>>> 4000+ is 2GHz with dual cores with 1M caches. On most single threaded
>>> applications it would be a wash. There are a few very cache sensitive
>>> programs that can run almost twice as fast with the bigger cache, but
>>> those are the exception, most programs will only run a little faster
>>> with the bigger cache, but that would be offset by the lower clock
>>> speed. Having dual cores nearly doubles the throughput of the system
>>> but you'll only see that if you are running multiple CPU intensive
>>> applications at the same time or if you are running multithreaded
>>> applications. If I were you I'd either do nothing or get an X2 5600
>>> (I'd avoid the 6000 because it consumes 125W, the 5600 is only 89W),
>>> the 4000 is to small a step to bother with unless you can take
>>> advantage of the second core. There is a big round of price cuts due in
>>> the next few days, you should wait a couple of weeks before doing
>>> anything so they new prices have a chance to show up in the channel.
>>>
>> I run 64-bit OpenBSD. I would switch to smp version of 64-bit OpenBSD
>> with an X2 chip. I run KDE Konqueror and Mplayer 24-7, plus tin and
>> email and sometimes big makes (Trolltech Qt, etc) that can take several
>> hours. I will run more of those big makes when I have more cpu
>> horsepower. I have been waiting for the price decreases. I have also
>> been thinking about waiting for 2- or 4-core Barcelona cpus too.
>
> If your makes are taking hours then an upgrade to a dual core is
> absolutely worth it, make -j 2 will cut the time in half.

Qt and KDE take the longest and I've never actually succeeded in building KDE.
I gave up on KDE because it seemed to be just too much for my system.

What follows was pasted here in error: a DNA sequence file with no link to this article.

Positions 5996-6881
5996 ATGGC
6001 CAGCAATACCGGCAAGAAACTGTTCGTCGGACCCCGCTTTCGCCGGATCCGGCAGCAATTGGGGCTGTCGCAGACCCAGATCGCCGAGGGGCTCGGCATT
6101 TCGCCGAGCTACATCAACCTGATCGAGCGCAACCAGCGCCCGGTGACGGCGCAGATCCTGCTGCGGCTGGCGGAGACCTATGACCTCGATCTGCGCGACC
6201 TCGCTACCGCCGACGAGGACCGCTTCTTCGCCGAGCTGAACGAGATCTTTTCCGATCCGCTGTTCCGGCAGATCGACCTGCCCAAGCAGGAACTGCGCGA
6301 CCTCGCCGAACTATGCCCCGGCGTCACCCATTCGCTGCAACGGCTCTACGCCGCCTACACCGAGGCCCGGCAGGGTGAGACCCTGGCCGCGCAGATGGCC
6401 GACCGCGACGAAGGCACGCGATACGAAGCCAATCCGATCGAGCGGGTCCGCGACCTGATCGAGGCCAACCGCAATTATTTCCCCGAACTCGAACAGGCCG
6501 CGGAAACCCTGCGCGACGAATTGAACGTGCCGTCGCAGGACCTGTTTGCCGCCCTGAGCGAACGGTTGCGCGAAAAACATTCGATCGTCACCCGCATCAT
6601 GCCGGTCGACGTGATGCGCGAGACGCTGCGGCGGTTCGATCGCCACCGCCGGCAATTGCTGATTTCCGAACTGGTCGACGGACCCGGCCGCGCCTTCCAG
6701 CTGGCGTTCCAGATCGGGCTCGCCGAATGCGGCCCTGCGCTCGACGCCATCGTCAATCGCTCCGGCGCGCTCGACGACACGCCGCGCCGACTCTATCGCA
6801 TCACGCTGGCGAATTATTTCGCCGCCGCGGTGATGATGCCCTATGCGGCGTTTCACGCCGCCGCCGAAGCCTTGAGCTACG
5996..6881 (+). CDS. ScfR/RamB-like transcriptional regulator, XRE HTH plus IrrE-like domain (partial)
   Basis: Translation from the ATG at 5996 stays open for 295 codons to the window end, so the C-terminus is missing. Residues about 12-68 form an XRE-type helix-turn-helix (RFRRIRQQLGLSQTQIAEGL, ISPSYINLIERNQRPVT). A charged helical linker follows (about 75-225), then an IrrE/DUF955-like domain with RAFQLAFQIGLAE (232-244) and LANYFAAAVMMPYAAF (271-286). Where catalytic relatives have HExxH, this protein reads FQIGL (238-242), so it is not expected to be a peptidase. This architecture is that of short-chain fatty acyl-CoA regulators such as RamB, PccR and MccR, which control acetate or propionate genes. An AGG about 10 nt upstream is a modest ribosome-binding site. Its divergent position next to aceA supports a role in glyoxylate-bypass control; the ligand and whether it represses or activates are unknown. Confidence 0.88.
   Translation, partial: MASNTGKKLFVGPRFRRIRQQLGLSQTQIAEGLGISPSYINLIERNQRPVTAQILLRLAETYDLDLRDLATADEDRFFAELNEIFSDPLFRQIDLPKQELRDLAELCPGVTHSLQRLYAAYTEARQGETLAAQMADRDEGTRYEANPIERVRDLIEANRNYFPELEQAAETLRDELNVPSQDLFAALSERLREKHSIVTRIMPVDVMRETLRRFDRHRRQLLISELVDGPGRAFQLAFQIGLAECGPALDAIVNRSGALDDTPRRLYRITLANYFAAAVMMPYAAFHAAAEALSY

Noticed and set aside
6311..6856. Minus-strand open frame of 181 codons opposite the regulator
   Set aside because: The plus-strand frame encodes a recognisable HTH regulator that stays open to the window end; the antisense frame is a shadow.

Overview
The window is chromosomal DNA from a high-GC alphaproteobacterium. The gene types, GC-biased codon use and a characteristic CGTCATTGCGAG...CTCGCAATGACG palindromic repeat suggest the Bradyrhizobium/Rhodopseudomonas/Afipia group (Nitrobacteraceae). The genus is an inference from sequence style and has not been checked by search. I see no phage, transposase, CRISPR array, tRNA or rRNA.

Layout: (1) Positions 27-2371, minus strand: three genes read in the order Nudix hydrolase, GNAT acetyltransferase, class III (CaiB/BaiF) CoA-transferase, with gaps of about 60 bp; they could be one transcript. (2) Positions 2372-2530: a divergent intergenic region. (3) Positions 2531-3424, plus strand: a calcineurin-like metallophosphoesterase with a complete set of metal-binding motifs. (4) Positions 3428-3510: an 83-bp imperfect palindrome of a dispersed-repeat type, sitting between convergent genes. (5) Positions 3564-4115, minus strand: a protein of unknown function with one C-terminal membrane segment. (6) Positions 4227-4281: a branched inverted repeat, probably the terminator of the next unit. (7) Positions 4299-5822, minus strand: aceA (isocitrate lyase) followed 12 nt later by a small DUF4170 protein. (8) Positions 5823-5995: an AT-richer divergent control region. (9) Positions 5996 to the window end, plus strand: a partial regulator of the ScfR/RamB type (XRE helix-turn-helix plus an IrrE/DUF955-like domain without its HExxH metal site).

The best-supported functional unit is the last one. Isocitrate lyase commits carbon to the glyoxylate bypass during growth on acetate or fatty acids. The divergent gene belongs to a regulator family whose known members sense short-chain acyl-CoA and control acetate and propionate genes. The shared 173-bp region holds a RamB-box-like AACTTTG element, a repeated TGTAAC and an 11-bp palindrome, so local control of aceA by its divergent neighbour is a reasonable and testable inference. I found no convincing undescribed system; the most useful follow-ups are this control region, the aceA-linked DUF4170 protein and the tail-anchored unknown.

Building MPI takes quite a bit of time, but it succeeds.
Rebuilding the OpenBSD kernel, libraries, and userland takes a fair amount
of time too.

Wes Newell
April 9th 07, 09:12 AM
Fry's has the X2 6000+ with MB on sale for $229 til Tuesday here. Heck of
a deal I guess.

http://shopping.dallasnews.com/ROP/ads.aspx?advid=2519&adid=4369364&subid=15739445

--
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http://mysettopbox.tv/knoppmyth.html Usenet alt.video.ptv.mythtv
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David[_5_]
April 10th 07, 06:09 AM
"dave" > wrote in message
> I currently am using a 3500+ AM2 X1. What kind of increase would I get
> upgrading to a 4000 X2?

The AMD 64 x2 4000+ can be almost twice as quick as a the older AMD Athlon
3500+, depending on what software you are running. See,
http://www.cpubenchmark.net/index.php

David

dave
April 10th 07, 01:20 PM
David > wrote:
>
> "dave" > wrote in message
>> I currently am using a 3500+ AM2 X1. What kind of increase would I get
>> upgrading to a 4000 X2?
>
> The AMD 64 x2 4000+ can be almost twice as quick as a the older AMD Athlon
> 3500+, depending on what software you are running. See,
> http://www.cpubenchmark.net/index.php

I looked at the cpu benchmark, which is for Windows platforms.
I'm running 64-bit OpenBSD, so I have to be able to compile source for any program I
want to run on my computer.

But an interesting site nontheless. Thanks for the pointer.

Dave

> David
>
>

root
April 11th 07, 06:14 AM
On Mon, 09 Apr 2007 08:12:38 +0000, Wes Newell wrote:

> Fry's has the X2 6000+ with MB on sale for $229 til Tuesday here. Heck of
> a deal I guess.
>